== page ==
Perhaps you could cope with one train journey? Or maybe you could handle two. Be honest with yourself and with your partner about what you think will suit you best and choose an area that you would feel comfortable with.

Step 6 - Choosing a hotel


You know where you want to stay. Now you have to choose one of the hotels in that area. There may only be one or two, or there might be hundreds. So to narrow it down it helps to make another list of your requirements,

Your Task: Write a list of your requirements, include your budget and any services you need.

Here is a copy of my list:

Budget: £50 per night



Inside
Outside
 
private room double bed en suite toilet and shower clean sheets/bedding in house entertainment - a hotel bar or lounge will suffice, secure entry system, kettle, fridge
short walk to metro system near a nice cafe or restaurant within walking distance of Notre damn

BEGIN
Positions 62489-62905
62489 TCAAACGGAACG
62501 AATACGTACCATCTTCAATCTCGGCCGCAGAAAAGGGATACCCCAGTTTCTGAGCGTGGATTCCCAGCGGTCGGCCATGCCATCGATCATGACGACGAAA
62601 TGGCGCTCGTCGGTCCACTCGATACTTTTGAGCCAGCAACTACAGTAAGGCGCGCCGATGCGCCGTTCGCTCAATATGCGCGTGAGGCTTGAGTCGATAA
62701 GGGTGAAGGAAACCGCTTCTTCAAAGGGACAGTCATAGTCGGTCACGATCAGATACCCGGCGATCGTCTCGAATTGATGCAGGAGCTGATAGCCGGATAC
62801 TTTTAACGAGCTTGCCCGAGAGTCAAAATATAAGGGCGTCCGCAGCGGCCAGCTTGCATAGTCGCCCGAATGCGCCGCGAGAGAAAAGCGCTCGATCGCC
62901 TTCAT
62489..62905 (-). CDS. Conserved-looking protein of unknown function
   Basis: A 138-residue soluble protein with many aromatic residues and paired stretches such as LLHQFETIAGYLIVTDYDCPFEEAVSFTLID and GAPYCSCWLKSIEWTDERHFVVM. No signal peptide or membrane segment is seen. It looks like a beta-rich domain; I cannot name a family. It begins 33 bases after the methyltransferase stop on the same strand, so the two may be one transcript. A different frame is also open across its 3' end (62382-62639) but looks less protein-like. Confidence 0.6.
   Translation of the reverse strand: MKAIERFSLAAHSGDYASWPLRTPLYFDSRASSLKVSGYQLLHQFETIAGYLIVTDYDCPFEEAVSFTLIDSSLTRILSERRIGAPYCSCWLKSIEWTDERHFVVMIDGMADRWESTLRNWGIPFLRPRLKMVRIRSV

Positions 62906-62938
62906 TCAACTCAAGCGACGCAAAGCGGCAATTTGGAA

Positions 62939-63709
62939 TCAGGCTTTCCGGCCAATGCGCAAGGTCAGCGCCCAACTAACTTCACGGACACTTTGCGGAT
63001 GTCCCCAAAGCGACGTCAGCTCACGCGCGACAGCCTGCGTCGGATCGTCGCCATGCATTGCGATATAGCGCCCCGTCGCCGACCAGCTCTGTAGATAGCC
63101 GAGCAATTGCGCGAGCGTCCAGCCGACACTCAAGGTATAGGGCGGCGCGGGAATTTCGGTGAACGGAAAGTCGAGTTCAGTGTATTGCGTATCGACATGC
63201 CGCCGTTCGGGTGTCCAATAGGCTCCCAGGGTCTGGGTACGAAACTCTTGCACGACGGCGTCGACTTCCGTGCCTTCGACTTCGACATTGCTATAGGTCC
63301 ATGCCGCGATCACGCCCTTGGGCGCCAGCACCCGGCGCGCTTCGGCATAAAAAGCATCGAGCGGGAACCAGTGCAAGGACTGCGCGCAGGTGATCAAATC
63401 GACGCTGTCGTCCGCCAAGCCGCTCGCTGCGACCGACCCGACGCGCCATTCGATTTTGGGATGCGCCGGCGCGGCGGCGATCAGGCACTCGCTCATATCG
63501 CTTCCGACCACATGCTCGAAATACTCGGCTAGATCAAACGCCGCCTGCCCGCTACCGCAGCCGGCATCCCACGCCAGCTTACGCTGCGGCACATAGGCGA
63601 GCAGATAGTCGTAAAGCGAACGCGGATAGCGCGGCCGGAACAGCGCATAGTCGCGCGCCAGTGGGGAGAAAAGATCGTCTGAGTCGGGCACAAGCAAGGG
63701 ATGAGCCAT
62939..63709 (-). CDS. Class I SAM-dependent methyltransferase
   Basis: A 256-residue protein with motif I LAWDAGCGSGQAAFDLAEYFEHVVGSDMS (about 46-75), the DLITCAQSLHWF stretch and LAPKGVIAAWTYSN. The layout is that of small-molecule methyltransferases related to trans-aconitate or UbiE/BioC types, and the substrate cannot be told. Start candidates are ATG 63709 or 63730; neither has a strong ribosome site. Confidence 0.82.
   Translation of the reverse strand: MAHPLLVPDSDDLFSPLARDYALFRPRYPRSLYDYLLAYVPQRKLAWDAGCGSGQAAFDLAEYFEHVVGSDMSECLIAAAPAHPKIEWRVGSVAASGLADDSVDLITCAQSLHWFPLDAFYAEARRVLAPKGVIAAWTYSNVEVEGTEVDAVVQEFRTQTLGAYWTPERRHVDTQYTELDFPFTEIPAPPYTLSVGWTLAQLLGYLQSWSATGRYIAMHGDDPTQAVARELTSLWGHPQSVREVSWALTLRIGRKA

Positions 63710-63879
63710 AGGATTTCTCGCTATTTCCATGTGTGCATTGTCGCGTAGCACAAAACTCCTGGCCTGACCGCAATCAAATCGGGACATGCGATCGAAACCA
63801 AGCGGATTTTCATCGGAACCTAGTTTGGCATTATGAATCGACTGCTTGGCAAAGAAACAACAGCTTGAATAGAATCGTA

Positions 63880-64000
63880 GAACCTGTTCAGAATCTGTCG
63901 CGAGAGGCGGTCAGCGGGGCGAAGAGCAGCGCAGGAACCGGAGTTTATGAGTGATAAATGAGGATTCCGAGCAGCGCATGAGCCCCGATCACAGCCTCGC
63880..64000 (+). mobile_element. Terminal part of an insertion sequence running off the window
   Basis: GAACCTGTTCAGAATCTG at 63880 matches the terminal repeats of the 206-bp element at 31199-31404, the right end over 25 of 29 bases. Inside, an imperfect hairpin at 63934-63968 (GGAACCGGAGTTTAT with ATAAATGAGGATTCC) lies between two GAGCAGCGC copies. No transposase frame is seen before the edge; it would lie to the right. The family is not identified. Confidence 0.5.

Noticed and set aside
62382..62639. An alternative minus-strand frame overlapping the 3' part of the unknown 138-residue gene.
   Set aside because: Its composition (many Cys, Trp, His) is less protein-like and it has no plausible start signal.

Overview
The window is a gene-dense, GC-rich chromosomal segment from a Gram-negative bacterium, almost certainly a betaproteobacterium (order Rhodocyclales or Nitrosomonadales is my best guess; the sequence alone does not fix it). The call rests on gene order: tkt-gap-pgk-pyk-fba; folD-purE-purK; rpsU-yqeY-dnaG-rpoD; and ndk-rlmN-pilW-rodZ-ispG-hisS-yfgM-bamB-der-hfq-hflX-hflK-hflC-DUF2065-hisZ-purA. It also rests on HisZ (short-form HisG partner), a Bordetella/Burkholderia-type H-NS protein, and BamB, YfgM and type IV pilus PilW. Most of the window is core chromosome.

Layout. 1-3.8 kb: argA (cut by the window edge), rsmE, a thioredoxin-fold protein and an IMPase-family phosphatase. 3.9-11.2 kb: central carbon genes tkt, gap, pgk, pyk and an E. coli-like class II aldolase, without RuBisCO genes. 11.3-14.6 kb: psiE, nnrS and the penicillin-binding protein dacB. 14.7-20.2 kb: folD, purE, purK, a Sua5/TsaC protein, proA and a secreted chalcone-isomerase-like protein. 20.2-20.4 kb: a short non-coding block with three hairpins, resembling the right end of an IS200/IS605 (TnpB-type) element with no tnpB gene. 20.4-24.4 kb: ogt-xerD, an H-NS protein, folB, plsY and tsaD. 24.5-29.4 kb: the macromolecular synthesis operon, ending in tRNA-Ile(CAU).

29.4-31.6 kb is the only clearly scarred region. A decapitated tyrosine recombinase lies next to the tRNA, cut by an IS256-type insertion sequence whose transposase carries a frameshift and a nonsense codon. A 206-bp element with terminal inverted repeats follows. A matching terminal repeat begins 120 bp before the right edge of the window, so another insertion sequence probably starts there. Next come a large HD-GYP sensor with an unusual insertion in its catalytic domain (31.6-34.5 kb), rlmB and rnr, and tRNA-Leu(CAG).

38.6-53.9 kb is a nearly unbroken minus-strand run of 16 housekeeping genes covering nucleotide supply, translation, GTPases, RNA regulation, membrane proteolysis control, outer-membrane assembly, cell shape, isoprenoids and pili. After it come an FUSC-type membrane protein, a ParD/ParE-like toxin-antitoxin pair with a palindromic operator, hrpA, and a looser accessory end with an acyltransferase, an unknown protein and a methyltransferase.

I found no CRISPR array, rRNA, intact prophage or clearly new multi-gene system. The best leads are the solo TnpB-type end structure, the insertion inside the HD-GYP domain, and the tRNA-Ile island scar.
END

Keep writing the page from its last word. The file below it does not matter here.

Other possible items for your list could be things such as,

breakfast lunch or dinner provided by hotel, bath tub, family room, single beds, double bed. Whatever you need.

Keep in mind the more items you have on your list the harder to find and more expensive your hotel will be. however, for the anxious traveller, a little extra time and money can make all the difference between having a lovely holiday and having a horrible time.

Chain hotels like the Travel Inn, or (if you're feeling extravagant) the Hilton, tend to be very similar wherever you go in the world. Sometimes knowing what to expect when you arrive can help to take some of that anxiety away.

Now that you know your requirements it's time to visit with our old friend Google (or any other search engine you prefer) and do a little research on the hotels in your chosen area. Make a list of possible hotels or hostel, marking each option with its compatibility to your needs. By the end of this process you should have a good idea of which hotel you should be staying in.

Obviously the hotels availability will be a factor, but we'll get to that in one of the later steps.

Make a note of the top two or three hotels and their websites, but don't book anything just yet. We've still got a little bit of planning to do.

Step 7 - Choosing when to go